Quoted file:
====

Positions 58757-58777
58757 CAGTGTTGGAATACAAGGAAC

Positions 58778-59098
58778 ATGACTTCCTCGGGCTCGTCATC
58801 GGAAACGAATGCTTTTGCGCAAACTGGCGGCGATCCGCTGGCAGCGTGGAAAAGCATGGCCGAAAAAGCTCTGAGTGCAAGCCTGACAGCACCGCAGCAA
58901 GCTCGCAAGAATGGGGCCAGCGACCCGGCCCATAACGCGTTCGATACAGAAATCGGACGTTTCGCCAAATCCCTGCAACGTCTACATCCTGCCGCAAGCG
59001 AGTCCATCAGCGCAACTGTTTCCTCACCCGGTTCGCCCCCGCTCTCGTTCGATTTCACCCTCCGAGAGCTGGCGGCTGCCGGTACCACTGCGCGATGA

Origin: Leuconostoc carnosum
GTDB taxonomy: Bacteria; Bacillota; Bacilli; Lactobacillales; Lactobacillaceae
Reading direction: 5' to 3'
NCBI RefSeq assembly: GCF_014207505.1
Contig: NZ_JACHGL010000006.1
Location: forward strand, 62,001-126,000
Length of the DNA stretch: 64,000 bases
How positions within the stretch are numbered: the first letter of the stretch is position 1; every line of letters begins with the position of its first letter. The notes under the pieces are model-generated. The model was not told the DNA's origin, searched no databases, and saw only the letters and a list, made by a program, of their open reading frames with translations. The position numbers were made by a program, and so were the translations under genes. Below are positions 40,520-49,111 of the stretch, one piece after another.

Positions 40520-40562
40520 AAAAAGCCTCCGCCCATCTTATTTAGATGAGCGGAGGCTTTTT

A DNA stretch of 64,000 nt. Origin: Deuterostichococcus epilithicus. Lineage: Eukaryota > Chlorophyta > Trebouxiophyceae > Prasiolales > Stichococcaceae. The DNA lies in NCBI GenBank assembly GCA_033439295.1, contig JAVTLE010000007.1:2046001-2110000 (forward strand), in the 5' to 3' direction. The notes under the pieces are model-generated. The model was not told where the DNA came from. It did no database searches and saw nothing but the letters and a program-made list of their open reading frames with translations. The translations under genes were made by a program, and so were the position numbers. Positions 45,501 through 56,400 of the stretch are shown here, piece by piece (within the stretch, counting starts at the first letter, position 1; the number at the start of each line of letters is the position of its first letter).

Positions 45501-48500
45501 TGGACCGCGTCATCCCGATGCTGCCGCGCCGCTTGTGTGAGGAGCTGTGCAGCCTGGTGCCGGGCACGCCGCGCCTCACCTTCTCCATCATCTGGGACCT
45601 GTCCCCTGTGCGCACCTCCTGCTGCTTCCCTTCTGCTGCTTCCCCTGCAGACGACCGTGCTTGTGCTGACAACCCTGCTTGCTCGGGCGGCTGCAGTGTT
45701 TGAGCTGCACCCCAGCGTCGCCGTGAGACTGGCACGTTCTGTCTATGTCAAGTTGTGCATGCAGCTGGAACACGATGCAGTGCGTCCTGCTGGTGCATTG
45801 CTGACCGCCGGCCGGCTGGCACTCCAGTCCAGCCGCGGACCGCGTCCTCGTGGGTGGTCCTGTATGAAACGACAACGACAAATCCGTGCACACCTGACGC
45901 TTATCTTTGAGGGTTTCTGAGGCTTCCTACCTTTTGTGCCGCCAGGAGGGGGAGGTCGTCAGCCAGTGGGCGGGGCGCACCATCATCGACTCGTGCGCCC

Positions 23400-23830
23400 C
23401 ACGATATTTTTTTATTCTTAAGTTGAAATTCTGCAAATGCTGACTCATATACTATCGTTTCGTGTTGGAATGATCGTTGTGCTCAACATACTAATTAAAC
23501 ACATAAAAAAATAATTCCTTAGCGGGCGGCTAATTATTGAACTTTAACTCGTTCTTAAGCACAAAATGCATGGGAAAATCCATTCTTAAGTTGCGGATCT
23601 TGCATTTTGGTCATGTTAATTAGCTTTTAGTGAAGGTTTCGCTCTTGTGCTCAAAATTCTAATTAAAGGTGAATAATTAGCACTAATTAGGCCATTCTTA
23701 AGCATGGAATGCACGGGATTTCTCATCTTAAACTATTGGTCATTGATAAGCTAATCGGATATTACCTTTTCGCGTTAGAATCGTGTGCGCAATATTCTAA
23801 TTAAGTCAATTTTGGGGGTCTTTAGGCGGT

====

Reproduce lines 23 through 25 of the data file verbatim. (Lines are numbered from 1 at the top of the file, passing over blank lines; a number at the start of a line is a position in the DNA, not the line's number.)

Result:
45801 CTGACCGCCGGCCGGCTGGCACTCCAGTCCAGCCGCGGACCGCGTCCTCGTGGGTGGTCCTGTATGAAACGACAACGACAAATCCGTGCACACCTGACGC
45901 TTATCTTTGAGGGTTTCTGAGGCTTCCTACCTTTTGTGCCGCCAGGAGGGGGAGGTCGTCAGCCAGTGGGCGGGGCGCACCATCATCGACTCGTGCGCCC

Positions 23400-23830